Do you consider your current, non-superhuman self aligned with “humanity” already? 2022-06-25T04:15:08.088Z
[Scribble] Bad Reasons Behind Different Systems and a Story with No Good Moral 2022-05-09T05:21:53.221Z
Does the “ugh field” phenomenon sometimes occur strongly enough to affect immediate sensory processing? 2022-05-03T13:42:46.225Z
Rana Dexsin's Shortform 2021-06-28T03:55:40.930Z


Comment by Rana Dexsin on Can I take ducks home from the park? · 2023-09-15T15:31:11.300Z · LW · GW

So from what I can see, this was just one trial per (prompt, model) pair? That seems pretty brittle; it might be more informative to look at the distribution of scores over eleven responses each or something, especially if we don't care so much about the average as whether a user can take the most helpful response after several queries.

Comment by Rana Dexsin on a rant on politician-engineer coalitional conflict · 2023-09-04T21:10:44.630Z · LW · GW

far more than a highly effective not non-technical MBA would be

Is this meant to have only a single negation? I'm not sure how the sentence as written works in context.

Comment by Rana Dexsin on Rana Dexsin's Shortform · 2023-07-19T17:24:00.126Z · LW · GW

Currently thinking about the idea that an idea or meme can be dangerous or poorly adapted to a population, despite being true and coherent in itself, due to interactions with the preexisting landscape resulting in it being metabolized into a different, wrong and/or toxic idea.

A principle in engineering that feels similar is “design for manufacturability”, where a design can be theoretically sound but not yield adequate quality when put through the limitations of the actual fabrication process, including the possibility of breaking the manufacturing equipment if you try. In this case, the equivalent of the fabrication process is the interaction inside people's minds, so “design for mentalization”, perhaps?

Comment by Rana Dexsin on When people say robots will steal jobs, what kinds of jobs are never implied? · 2023-07-15T15:09:35.967Z · LW · GW

I think it would be helpful to have more context around the initial question, then. Do I infer correctly that your model of the phenomenon under discussion includes something like “there exists broad media consensus around which jobs literally can ever versus literally cannot ever be done (in a sufficiently competent and socially accepted way) by machines[1]”? Because I'm not sure such a consensus exists meaningfully enough to come to a boundary conclusions about, especially because to the extent that there is one, it seems like the recent spate of developments has blown up its stability for a while yet. It would've made more sense to ask what jobs machines can never do twenty years ago, in which fields like writing and visual art would have been popular examples—examples where we now have clear economic-displacement unrest.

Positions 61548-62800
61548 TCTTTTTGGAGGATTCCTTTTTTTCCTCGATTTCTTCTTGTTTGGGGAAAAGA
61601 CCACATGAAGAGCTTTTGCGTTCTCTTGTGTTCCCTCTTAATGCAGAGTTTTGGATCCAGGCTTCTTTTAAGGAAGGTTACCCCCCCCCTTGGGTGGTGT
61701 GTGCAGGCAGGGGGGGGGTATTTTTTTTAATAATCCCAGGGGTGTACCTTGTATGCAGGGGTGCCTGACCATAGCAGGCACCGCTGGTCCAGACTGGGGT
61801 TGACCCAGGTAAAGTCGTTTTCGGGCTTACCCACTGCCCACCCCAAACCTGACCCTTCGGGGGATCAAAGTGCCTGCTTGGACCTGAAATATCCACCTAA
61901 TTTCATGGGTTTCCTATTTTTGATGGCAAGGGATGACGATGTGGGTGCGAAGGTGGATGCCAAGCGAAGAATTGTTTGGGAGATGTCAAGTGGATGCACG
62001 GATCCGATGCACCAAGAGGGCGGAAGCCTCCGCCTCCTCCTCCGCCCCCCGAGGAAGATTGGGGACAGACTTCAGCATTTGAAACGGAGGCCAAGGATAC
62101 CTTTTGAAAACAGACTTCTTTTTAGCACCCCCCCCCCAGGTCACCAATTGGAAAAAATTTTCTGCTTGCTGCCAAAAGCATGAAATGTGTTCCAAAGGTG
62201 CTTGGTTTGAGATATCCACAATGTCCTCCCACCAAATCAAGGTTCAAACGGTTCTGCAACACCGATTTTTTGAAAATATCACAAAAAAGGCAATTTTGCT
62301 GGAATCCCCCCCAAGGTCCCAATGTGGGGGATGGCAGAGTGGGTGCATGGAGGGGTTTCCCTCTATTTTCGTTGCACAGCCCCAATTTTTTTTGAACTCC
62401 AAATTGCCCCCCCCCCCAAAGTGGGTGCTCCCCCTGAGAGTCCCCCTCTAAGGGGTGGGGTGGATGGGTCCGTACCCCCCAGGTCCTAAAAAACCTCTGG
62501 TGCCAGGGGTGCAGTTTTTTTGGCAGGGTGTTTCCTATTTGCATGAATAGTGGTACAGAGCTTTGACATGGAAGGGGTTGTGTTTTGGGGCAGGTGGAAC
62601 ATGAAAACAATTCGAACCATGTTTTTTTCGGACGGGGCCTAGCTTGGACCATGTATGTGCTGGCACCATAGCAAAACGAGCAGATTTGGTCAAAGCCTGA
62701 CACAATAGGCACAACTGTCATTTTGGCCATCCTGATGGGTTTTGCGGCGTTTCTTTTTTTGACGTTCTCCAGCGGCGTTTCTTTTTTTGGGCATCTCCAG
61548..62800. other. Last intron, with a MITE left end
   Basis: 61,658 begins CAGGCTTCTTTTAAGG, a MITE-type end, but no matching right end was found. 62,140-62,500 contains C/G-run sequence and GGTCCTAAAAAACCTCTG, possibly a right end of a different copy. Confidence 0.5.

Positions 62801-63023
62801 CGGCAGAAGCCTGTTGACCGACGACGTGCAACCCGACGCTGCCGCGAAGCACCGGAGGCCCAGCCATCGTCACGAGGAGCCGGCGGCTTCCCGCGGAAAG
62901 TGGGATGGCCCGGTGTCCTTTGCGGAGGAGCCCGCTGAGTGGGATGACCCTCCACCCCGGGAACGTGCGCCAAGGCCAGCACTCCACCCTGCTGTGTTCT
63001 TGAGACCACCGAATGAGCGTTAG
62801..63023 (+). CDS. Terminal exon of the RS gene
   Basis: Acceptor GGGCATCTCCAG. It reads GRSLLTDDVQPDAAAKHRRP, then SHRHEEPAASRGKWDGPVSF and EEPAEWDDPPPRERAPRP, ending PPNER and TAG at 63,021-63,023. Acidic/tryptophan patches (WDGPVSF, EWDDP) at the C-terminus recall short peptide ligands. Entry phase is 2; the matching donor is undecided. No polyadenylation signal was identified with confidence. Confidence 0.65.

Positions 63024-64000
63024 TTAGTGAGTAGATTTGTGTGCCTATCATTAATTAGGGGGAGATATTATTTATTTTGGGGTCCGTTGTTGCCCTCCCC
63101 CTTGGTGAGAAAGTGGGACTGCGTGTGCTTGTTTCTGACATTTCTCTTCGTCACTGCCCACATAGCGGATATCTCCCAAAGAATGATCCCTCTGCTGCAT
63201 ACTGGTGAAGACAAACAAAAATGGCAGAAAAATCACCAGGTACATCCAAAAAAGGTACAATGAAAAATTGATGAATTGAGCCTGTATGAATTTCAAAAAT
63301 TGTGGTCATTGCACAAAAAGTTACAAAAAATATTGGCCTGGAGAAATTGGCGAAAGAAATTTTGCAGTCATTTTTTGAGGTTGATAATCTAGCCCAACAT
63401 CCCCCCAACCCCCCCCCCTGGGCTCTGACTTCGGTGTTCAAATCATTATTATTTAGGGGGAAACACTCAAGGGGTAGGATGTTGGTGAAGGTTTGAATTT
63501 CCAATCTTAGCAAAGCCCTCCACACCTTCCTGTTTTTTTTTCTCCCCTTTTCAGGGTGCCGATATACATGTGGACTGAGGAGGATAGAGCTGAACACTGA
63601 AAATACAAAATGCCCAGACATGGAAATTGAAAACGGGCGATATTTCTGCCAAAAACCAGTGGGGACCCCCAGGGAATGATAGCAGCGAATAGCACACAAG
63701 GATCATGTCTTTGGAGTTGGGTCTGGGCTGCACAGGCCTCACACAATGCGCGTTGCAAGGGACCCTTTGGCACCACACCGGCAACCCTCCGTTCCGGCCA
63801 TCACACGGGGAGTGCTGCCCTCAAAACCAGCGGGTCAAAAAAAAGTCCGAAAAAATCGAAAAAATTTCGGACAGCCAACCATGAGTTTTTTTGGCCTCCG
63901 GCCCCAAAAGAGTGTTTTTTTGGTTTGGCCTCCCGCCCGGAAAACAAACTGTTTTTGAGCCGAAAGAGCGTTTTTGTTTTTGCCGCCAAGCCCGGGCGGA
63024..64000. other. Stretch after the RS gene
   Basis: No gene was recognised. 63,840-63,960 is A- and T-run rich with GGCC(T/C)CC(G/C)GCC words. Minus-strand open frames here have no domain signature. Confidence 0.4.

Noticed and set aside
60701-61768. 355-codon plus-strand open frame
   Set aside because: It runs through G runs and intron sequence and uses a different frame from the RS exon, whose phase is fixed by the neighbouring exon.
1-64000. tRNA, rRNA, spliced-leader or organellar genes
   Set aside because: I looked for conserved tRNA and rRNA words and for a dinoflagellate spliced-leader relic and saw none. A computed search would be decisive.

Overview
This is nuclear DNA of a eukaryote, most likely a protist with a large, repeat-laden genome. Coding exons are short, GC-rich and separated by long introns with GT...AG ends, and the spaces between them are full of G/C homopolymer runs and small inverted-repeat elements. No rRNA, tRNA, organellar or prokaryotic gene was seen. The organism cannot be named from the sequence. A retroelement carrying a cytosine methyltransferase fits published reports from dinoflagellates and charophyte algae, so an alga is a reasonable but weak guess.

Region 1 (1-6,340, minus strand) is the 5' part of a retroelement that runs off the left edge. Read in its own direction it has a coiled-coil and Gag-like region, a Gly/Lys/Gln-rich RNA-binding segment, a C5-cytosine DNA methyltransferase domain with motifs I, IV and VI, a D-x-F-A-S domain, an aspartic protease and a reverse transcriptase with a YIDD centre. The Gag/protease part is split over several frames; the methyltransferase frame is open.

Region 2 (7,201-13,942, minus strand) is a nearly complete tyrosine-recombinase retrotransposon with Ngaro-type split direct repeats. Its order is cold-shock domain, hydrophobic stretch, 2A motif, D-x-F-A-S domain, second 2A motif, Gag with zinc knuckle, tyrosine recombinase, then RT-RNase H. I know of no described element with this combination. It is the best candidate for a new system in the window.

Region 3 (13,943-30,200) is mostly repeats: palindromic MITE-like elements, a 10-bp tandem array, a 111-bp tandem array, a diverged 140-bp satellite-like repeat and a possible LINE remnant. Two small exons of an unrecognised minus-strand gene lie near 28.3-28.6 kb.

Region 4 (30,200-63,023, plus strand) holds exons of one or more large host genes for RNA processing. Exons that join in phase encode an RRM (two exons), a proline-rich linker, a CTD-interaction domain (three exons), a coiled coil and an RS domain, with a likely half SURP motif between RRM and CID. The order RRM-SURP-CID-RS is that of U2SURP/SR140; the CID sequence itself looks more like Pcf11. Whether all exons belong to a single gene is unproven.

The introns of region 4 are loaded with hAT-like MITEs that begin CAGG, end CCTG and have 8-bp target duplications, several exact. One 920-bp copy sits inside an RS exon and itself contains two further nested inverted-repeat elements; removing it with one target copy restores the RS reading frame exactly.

As for the specific example, the “I'm terrified!” quote by Rabbi Joshua Franklin in this other CNN article about a GPT-generated sermon seems like it's in the general vein of “machines will steal jobs”. I'm not sure whether the intent of your question would consider this truer counterevidence to the first example (perhaps because it's an article published by a major mass media organization), cherrypicking (perhaps because it wasn't positioned in such a way as to get into the popular mindset the same way as some other jobs—I don't know whether this is true), or irrelevant (perhaps because you're pointing at something other than the trend of mass media articles that I associate with the “machines will steal jobs” meme).

There's also a separate underlying filter here regarding which jobs are salient in various popular consciousnesses in the first place, and I'm not sure how that's meant to interact with the question either…

  1. I'm using “machines” rather than “robots” here primarily because I think pure software replacements are part of the same discursive trends and are substantially similar in the “human vs automation” tradeoff ways despite physical differences and related resource differences. ↩︎